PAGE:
the ceo magazine, managing employees,
Russ Riendeau, PhD, Partner, Jobplex

Labor markets are as tight. Talent wars are in full regalia and you’re top employee just gave you the “Hey, boss, can I talk to you for a minute” request, as they lean in your office, holding themselves by one hand behind your door frame. You know what’s coming: They are resigning.

Yep, the person says they have another offer to join a different company. All the standard clichés, reasons and accolades for you and organization are delivered, but, in the end “’s time I leave here” is the final appeal.

This next part may not be so flattering to a manager. It is blunt, and the words used to describe the scenario are strong, for a reason: the perception of what others see is what it is and a critical aspect to consider. And research supports it.

So you, being a human being and a manager, are in a bind. You didn’t plan on this person quitting today. You actually like this person—you may even truly feel they are making the wrong decision to leave. You show surprise, disappointment, sadness. Then, instead of wishing them well and escorting them out the door, you become a beggar and try to convince the person to stay. You offer up gold, changes in policy, a new title, promises of a glorious future, lunch! You throw in a set of new, monogramed bath towels, a new job title with a cool, European theme and you  promise better communication—oh, it’s a feast of stuff that you toss at them to “please stay.” Oh, it’s pitiful.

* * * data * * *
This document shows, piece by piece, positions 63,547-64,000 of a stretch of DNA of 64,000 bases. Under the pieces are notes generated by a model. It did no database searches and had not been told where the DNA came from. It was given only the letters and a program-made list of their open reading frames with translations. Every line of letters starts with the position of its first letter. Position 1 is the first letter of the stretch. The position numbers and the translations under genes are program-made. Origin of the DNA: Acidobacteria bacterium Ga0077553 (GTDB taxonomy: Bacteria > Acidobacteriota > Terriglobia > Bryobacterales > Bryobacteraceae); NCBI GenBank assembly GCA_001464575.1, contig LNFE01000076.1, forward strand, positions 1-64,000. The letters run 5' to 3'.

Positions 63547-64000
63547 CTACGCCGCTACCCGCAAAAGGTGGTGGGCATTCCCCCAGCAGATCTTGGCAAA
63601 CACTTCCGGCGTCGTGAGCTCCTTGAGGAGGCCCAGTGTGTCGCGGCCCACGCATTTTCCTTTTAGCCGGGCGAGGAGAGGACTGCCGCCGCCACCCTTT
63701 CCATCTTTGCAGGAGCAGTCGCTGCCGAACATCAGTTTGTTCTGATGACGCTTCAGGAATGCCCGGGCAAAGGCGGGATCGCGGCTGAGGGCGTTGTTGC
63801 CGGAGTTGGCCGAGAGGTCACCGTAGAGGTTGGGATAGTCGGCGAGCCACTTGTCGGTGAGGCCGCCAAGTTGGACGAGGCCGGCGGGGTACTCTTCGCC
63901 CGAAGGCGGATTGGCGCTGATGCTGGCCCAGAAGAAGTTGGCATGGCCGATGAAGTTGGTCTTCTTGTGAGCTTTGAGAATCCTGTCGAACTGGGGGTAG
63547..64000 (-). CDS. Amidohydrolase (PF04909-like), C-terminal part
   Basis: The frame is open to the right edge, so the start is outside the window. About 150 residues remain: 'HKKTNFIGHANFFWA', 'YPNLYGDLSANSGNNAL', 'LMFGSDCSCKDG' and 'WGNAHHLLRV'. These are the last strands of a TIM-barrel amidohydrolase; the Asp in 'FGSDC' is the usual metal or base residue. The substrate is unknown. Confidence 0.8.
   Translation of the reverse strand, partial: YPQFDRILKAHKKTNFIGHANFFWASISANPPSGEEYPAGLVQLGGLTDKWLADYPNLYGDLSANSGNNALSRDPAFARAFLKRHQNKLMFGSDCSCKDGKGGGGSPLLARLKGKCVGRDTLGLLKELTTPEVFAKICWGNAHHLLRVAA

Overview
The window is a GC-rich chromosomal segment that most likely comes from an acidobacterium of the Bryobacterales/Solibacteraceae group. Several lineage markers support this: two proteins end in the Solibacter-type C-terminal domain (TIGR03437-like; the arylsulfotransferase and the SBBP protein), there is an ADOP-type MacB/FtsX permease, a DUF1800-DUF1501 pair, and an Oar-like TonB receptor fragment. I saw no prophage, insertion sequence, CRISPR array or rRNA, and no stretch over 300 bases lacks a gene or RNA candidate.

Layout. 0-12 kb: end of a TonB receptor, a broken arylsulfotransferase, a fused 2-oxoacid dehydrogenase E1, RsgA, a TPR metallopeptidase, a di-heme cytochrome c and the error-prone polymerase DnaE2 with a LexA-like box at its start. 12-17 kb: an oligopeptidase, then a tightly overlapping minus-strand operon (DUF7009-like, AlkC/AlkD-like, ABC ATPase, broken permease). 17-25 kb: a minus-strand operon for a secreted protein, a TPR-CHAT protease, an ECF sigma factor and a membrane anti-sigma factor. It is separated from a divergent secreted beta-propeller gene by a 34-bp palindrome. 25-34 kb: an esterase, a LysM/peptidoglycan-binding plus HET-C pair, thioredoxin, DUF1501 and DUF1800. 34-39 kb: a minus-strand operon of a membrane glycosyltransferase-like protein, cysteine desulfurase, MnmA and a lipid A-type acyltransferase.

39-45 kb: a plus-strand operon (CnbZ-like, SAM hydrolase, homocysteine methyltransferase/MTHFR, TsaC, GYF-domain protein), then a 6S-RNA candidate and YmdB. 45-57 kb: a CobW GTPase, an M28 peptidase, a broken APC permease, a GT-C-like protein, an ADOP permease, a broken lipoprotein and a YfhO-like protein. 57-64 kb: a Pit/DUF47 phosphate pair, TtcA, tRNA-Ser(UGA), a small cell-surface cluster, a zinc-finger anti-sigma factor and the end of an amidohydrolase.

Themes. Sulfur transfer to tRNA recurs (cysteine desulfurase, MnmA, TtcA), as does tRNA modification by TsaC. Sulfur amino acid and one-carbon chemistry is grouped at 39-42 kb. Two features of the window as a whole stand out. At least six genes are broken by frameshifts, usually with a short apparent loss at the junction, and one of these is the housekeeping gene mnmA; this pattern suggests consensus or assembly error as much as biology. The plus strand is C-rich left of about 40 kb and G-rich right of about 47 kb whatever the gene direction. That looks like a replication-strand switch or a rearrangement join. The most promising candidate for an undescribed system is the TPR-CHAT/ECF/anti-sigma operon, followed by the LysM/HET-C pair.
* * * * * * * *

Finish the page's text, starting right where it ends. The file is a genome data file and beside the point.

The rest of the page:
And the person has a change of heart. It worked!  And in  the blink of an eye, the beggar—you-- has won a small victory. And the counter-offered person thinks they’ve done “what’s best for me and for the good of the company.”

Ahh, all better. No harm, no foul. No one will ever hear about this incident and back to work! Not so fast, my friend. You just created a bigger problem. “How so, you say?” Here’s some of the wheels of change your delivery of a counteroffer has delivered:

  • Co-workers will find out  that you “begged” her to stay and you now our perceived weak, desperate and dependent. The team saw the exchange, heard the rumors, even spoke to the quitter. They all know.
  • You appear to cave into demands and offer up prizes and gifts to those who threaten to quit. You are reactive, not proactive.
  • You have irritated co-workers that knew this person was unhappy, wanted to quit, needed to quit—co-workers even were hoping she’d quit—and you persuaded her to not quit!
  • You reveal potential flaws in your leadership style; flaws in the company policy; flaws in the hiring system.
  • As these counteroffers are delivered it will have a very subtle effect on your team--but very impacting--as employees’ makes decisions on who and where to invest their career energy.
  • Your counteroffer just gave more money and opportunity to a defector—a traitor/liar/decenter/a malcontent, that told you they were quitting and you told them they were not. You have just rewarded a merit raise to a quitter. And this motivates your current team how?
  • You appear selfish in front of your team. You appear to put your needs ahead of the totality of needs in the whole group.